Psychologist: “Tell me what you see.”
Me: “I see a blob of ink.”
Psychologist: “Yes, I realize that, but what do you see ‘in’ it?”
Me: “Um…well…if I tell you what I’m thinking you’ll think I’m crazy!”
Psychologist: “No, not at all! Go on…tell me what you see, please.”
Me: “Ok…I see a spider juggling bananas.”
Funny isn’t it? But I’m sure you’ve all heard of this…the notorious bunch of ‘inkblot’ psychological cards? You tell the psychologist what you see and he/she will tell you if you are ready for the loony bin or not.
The technical term for an inkblot test is a Rorschach test. What this does, supposedly, is offer some psychological insight into someone by his/her description or interpretation of what is seen in a series of inkblots. The Rorschach test has been used for 90 years, and is still used in psychological testing today.
The original inkblot test was developed by a Swiss psychiatrist named Hermann Rorschach in 1921. It involves a psychologist or psychiatrist asking an individual to look at inkblot images and with each one the test giver asks, “What do you see?”
So what is an inkblot test and what does it do?
Rorschach inkblot tests are what psychology experts call psychological projective tests. Those who trust in the effectiveness of these tests believe that they are a way of getting into the depths of a person’s subconscious mind or psyche. The general notion of this test is that when a person is shown a shapeless and ambiguous image, the brain will make an effort to attach a meaning or a name to the image. In theory these tests are believed to help diagnose a range of psychological illnesses and/or gauge mental stability.
The test consists of a total of 10 cards containing pictures of inkblots that have been folded over, creating a mirror image. Test takers can flip or rotate the cards around while assessing them, taking as much time as needed before giving an answer. The psychologist will record the answers by writing them down, and possibly even tape-recording them also. Using association theory as a base, the subconscious will see a certain shape in the formless inkblot, and these associations will give the psychiatrist a clue about what is lying deep within your thought process.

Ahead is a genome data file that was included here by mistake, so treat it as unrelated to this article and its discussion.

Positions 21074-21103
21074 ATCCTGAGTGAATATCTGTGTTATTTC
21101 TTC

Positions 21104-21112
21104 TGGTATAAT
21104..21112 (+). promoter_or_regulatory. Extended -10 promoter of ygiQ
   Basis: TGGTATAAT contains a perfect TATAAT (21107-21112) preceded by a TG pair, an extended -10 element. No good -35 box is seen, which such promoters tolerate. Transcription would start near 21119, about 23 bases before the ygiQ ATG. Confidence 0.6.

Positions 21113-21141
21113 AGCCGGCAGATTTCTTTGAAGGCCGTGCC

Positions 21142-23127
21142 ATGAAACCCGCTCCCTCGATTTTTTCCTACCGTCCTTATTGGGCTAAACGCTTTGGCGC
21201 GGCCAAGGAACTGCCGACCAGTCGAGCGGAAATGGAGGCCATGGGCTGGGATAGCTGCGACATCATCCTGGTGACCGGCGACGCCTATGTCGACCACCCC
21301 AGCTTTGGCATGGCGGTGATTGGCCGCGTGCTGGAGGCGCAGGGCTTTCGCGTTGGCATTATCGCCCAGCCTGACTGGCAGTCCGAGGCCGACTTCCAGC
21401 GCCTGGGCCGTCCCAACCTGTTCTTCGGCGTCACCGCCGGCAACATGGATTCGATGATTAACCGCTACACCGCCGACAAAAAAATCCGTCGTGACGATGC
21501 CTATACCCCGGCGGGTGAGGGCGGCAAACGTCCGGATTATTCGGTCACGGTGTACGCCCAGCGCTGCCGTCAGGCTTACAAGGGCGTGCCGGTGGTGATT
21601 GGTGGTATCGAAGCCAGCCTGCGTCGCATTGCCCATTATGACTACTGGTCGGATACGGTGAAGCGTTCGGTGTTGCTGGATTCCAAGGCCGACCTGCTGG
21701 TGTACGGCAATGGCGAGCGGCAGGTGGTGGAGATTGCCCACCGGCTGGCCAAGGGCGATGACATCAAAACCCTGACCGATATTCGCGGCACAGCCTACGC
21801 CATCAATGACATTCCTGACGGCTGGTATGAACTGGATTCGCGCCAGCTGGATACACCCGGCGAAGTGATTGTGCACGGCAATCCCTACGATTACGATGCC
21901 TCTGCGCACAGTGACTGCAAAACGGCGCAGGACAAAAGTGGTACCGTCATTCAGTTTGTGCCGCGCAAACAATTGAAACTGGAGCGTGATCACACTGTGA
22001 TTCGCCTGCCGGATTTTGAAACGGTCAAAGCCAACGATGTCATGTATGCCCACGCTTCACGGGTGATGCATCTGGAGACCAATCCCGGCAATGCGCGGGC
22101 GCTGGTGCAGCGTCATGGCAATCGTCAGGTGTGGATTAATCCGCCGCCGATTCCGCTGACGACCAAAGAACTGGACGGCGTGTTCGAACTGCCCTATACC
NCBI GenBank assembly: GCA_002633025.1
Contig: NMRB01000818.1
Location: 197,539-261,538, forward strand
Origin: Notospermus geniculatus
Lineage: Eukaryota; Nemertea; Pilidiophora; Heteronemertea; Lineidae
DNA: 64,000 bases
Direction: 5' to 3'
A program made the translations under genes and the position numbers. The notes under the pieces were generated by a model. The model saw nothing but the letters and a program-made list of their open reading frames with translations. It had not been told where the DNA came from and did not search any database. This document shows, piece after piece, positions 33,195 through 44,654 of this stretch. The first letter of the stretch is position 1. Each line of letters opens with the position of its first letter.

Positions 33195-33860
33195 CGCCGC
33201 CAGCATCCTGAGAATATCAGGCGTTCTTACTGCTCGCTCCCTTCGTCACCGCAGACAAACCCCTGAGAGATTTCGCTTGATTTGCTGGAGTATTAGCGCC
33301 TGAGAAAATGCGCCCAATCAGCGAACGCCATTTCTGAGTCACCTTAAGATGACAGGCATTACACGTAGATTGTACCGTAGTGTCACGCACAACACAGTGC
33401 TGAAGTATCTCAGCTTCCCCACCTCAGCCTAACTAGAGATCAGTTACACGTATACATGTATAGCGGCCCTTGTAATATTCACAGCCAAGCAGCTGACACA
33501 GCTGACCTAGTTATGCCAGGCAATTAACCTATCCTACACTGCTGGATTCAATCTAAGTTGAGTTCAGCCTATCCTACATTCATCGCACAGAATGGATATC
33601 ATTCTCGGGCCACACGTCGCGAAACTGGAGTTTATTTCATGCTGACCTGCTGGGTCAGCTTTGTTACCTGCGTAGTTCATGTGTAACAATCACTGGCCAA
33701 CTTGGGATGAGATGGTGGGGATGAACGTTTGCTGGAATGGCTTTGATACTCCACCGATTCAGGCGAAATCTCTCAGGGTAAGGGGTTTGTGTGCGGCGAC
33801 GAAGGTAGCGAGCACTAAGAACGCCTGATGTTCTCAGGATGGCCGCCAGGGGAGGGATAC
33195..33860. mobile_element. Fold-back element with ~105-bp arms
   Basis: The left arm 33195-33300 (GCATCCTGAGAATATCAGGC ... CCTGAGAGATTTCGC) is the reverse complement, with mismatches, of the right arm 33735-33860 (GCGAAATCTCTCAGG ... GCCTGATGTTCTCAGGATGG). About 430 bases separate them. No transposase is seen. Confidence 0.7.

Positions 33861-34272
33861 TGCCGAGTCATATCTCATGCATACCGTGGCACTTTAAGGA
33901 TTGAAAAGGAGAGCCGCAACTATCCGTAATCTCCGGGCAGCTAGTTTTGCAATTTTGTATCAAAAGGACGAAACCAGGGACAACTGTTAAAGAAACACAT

The standard method for interpreting the Rorschach test is the Exner scoring system, also known as the Rorschach Comprehensive System (RCS). Dr. John E. Exner developed this system in the 1960s.
The Exner system places a lot of emphasis on how the test taker processes the data by using: cognitive mediation, which refers to the way information is transformed and identified, and ideation, which is the process of forming and relating images or ideas.
Examples of what psychologists consider when scoring responses:
Based on the scores for each of the above, the psychologist then does a series of calculations that produces a structural summary from the data received. The results are interpreted using existing personality characteristics research information that has been associated with different types of responses gathered through past studies and research.
Unfortunately Rorschach Tests are very controversial and can be tremendously subjective, basically depending on the psychologist to translate the results and score them, which is definitely not scientific by any means. In fact, numerous psychologists in the United Kingdom do not trust its effectiveness. However some psychologists do use Rorschach inkblot tests to help their clients with self-reflection and also to encourage their clients to talk about their internal mental world.
One of the ladies in the office was curious. She took an *online inkblot test. It was quite entertaining plus it gave us an understanding of what the test is like. Needless to say if her results are correct, I think she needs to seek therapy immediately!
*Dear Readers, the following information/results are NOT based on the original or a true Rorschach test! It was strictly for fun!
Take a look:
Your responses indicate that the whole world thinks you’re insane, except for your friends deep within the Earth. Electroshock therapy might help, but arsenic will cure those voices in your head for sure. You also have unfounded delusions of adequacy. People who answer as you did are always terrible at parking and usually take up two spaces.
Your impairment is severe, but you can still be a winner in life, provided you engage in no mental or physical activities outside of the Special Olympics. Just keep repeating to yourself: “I’m Ordinary At Best”. Set your expectations low and you won’t be disappointed. We mean like, really low, okay? Also, it wouldn’t hurt for you to drink yourself into a stupor once in a while.